In May 2005, unrest in Uzbekistan came to a head when armed men are said to have attacked a number of military barracks and government buildings in Andizhan.
The men broke into the city’s prison to free hundreds of prisoners. They later occupied a government building on the city square after taking hostages.
At first the men demanded the release of 23 local businessmen charged with being members of banned Islamic group Akramiya, but the group went on to order that the government free all those jailed on suspicion of belonging to the organisation.
From the early hours of 13 May, thousands of civilians gathered in the city square to protest in support of the men. According to witnesses, security forces fired indiscriminately into the crowds, wounding and killing demonstrators. The state claimed a death toll of 168, but other sources put the figure at between 400 and 1,000 unarmed civilians, including numerous children.
Uzbekistan president Islam Karimov maintains that the security forces did not kill anyone and that all those who died were killed by terrorists.
Following the demonstration, hundreds suspected of involvement in the events were detained and many were tortured. Dozens were later tried and sentenced in proceedings that Amnesty International, Human Rights Watch and other international human rights organisation say fell short of international standards of justice.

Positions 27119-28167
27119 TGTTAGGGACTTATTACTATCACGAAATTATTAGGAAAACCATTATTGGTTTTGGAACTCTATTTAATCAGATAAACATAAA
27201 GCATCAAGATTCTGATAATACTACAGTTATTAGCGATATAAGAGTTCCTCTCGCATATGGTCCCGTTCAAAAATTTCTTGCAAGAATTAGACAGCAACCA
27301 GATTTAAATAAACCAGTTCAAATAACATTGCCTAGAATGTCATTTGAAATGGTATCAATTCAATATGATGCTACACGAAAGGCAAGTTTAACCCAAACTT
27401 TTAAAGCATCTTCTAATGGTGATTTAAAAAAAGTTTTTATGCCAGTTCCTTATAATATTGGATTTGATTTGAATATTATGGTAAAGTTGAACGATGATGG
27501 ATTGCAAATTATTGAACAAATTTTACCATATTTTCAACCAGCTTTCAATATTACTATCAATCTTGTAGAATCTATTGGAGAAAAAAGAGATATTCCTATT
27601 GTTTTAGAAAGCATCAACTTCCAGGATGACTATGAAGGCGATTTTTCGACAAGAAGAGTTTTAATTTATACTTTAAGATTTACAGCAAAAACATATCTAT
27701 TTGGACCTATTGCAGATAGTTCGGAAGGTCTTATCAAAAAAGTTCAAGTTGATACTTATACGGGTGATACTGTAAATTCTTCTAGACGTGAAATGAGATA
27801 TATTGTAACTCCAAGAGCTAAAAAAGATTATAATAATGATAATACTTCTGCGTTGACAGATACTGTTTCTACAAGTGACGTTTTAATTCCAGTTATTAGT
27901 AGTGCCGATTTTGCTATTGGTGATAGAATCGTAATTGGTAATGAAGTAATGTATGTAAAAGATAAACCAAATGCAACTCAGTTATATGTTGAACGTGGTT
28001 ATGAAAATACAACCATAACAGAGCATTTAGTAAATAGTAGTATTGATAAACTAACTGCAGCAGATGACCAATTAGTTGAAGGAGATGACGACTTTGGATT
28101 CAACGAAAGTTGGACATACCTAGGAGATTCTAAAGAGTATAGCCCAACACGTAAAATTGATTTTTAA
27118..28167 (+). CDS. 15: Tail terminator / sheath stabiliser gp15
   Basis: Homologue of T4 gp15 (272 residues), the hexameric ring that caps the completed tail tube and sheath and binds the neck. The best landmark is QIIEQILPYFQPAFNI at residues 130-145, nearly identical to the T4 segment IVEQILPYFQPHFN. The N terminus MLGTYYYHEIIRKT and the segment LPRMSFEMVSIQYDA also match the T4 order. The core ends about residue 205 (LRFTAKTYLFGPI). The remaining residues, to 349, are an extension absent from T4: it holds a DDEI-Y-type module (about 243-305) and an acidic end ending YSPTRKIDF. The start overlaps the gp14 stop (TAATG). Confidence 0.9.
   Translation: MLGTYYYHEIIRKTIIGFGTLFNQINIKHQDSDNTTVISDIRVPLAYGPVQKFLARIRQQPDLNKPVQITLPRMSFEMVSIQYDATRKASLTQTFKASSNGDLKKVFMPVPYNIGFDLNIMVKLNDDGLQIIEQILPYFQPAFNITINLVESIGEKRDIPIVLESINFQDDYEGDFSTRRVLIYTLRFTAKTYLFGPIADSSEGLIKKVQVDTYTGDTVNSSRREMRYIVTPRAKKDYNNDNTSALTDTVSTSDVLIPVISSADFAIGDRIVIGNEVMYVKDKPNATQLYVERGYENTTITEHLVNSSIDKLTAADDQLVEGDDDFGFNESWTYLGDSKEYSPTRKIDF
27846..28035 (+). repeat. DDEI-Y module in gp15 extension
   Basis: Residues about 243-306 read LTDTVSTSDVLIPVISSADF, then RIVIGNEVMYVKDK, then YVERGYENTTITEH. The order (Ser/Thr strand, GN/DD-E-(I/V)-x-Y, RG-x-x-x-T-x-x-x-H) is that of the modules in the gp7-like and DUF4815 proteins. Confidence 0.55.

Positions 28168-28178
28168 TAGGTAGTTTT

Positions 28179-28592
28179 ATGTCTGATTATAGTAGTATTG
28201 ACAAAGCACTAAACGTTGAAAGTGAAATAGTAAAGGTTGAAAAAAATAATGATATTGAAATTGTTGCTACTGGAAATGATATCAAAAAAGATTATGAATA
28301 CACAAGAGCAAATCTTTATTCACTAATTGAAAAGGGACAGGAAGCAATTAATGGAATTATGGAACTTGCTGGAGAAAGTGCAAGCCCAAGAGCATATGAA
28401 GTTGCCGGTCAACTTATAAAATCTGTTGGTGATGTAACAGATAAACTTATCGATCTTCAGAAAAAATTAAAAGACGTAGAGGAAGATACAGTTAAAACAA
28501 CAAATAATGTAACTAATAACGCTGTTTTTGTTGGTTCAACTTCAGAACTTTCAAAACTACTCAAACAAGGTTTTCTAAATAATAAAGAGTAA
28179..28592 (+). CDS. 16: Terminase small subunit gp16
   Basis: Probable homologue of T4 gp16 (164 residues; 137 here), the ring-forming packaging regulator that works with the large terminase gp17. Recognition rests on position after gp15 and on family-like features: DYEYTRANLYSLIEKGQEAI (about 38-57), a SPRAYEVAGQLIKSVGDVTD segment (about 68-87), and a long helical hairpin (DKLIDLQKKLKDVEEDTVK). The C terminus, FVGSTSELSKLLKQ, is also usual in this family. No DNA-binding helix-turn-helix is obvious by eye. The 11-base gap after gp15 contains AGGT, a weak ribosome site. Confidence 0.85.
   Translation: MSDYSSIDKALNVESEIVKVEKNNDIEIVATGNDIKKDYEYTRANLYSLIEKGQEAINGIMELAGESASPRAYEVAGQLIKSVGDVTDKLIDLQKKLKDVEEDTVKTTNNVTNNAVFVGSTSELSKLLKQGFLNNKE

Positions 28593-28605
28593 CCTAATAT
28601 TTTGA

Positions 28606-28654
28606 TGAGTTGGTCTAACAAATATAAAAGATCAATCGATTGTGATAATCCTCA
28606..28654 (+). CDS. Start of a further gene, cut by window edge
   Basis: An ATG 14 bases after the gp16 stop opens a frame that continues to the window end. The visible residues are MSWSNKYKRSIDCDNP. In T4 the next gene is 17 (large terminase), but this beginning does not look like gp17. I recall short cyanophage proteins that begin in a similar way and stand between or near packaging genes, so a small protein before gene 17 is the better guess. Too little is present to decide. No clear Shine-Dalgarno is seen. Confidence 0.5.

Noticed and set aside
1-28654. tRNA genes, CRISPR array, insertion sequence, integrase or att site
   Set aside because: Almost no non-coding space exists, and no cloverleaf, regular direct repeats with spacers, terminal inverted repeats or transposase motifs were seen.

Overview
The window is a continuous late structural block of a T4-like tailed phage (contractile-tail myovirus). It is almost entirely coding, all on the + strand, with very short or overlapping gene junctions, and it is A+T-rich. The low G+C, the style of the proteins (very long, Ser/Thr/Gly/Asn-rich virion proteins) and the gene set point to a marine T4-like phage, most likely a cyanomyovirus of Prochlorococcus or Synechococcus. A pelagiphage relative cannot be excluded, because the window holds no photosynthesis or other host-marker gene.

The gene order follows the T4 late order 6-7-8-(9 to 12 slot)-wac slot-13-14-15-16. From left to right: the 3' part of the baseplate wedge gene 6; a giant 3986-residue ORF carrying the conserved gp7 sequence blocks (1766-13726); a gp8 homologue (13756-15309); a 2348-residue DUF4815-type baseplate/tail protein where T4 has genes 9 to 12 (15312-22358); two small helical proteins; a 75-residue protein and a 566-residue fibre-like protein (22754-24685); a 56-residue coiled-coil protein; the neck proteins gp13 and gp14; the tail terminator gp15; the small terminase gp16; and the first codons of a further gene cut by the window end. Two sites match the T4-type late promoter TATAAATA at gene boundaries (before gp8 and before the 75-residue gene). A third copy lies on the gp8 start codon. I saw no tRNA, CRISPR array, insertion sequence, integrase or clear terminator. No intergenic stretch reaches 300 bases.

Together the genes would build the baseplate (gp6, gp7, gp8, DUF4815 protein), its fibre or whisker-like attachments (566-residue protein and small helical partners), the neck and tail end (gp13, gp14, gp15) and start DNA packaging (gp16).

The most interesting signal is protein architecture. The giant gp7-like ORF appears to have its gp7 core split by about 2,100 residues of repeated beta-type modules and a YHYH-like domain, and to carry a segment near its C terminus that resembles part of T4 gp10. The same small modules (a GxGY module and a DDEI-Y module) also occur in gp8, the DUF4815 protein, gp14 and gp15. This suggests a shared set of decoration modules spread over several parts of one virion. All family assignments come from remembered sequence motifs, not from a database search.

Journalists and human rights activists were among those persecuted. Uzbek reporter Aleksei Volosevich was in Andizhan on the day of the protests and gave an independent account of the events on Russian-language website www.ferghana.ru. Volosevich was subsequently attacked by five men near his home in Tashkent after the national governmental newspaper Pravda Vostoka accused him of treason against the state.
In response to Uzbekistan’s refusal to allow an independent international investigation into the Andizhan events, in November 2005 the EU announced an embargo on arms sales to the country and a visa ban on 12 senior Uzbek government ministers and officials. In December, the UN General Assembly also urged the Uzbek authorities to stop their “harassment and detention of eyewitnesses”.
Maisy Weicherding, Amnesty International’s researcher on Uzbekistan, said: “The authorities in Uzbekistan have blatantly ignored the calls of the international community for an impartial, independent and thorough international investigation. One year on, the need for such an investigation remains as pertinent and as pressing as ever.”